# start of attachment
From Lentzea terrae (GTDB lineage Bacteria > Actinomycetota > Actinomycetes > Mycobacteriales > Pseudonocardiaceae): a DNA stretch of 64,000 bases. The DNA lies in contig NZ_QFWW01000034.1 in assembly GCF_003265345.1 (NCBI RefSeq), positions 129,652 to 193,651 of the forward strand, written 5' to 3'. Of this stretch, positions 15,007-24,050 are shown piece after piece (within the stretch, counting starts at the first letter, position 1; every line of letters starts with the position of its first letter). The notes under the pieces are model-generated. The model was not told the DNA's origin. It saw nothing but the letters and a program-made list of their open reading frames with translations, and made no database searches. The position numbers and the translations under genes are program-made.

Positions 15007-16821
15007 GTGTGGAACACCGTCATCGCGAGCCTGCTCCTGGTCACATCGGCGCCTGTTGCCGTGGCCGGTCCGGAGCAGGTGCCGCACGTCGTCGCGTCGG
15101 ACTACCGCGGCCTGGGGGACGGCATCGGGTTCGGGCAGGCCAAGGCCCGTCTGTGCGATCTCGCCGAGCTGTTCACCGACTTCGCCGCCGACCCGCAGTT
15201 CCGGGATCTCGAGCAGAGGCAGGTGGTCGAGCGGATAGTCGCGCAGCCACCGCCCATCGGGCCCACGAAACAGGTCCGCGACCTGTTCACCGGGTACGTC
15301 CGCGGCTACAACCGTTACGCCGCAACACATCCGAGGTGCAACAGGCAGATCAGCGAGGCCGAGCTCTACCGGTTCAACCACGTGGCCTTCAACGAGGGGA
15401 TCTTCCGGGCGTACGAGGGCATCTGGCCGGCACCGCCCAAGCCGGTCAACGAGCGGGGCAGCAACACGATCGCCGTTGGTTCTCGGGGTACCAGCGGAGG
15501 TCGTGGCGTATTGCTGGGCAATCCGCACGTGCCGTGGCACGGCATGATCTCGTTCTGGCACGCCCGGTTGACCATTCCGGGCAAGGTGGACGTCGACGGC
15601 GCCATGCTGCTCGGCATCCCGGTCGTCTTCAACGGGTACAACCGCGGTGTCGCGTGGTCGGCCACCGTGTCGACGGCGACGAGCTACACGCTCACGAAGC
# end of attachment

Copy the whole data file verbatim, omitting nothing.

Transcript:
From Lentzea terrae (GTDB lineage Bacteria > Actinomycetota > Actinomycetes > Mycobacteriales > Pseudonocardiaceae): a DNA stretch of 64,000 bases. The DNA lies in contig NZ_QFWW01000034.1 in assembly GCF_003265345.1 (NCBI RefSeq), positions 129,652 to 193,651 of the forward strand, written 5' to 3'. Of this stretch, positions 15,007-24,050 are shown piece after piece (within the stretch, counting starts at the first letter, position 1; every line of letters starts with the position of its first letter). The notes under the pieces are model-generated. The model was not told the DNA's origin. It saw nothing but the letters and a program-made list of their open reading frames with translations, and made no database searches. The position numbers and the translations under genes are program-made.

Positions 15007-16821
15007 GTGTGGAACACCGTCATCGCGAGCCTGCTCCTGGTCACATCGGCGCCTGTTGCCGTGGCCGGTCCGGAGCAGGTGCCGCACGTCGTCGCGTCGG
15101 ACTACCGCGGCCTGGGGGACGGCATCGGGTTCGGGCAGGCCAAGGCCCGTCTGTGCGATCTCGCCGAGCTGTTCACCGACTTCGCCGCCGACCCGCAGTT
15201 CCGGGATCTCGAGCAGAGGCAGGTGGTCGAGCGGATAGTCGCGCAGCCACCGCCCATCGGGCCCACGAAACAGGTCCGCGACCTGTTCACCGGGTACGTC
15301 CGCGGCTACAACCGTTACGCCGCAACACATCCGAGGTGCAACAGGCAGATCAGCGAGGCCGAGCTCTACCGGTTCAACCACGTGGCCTTCAACGAGGGGA
15401 TCTTCCGGGCGTACGAGGGCATCTGGCCGGCACCGCCCAAGCCGGTCAACGAGCGGGGCAGCAACACGATCGCCGTTGGTTCTCGGGGTACCAGCGGAGG
15501 TCGTGGCGTATTGCTGGGCAATCCGCACGTGCCGTGGCACGGCATGATCTCGTTCTGGCACGCCCGGTTGACCATTCCGGGCAAGGTGGACGTCGACGGC
15601 GCCATGCTGCTCGGCATCCCGGTCGTCTTCAACGGGTACAACCGCGGTGTCGCGTGGTCGGCCACCGTGTCGACGGCGACGAGCTACACGCTCACGAAGC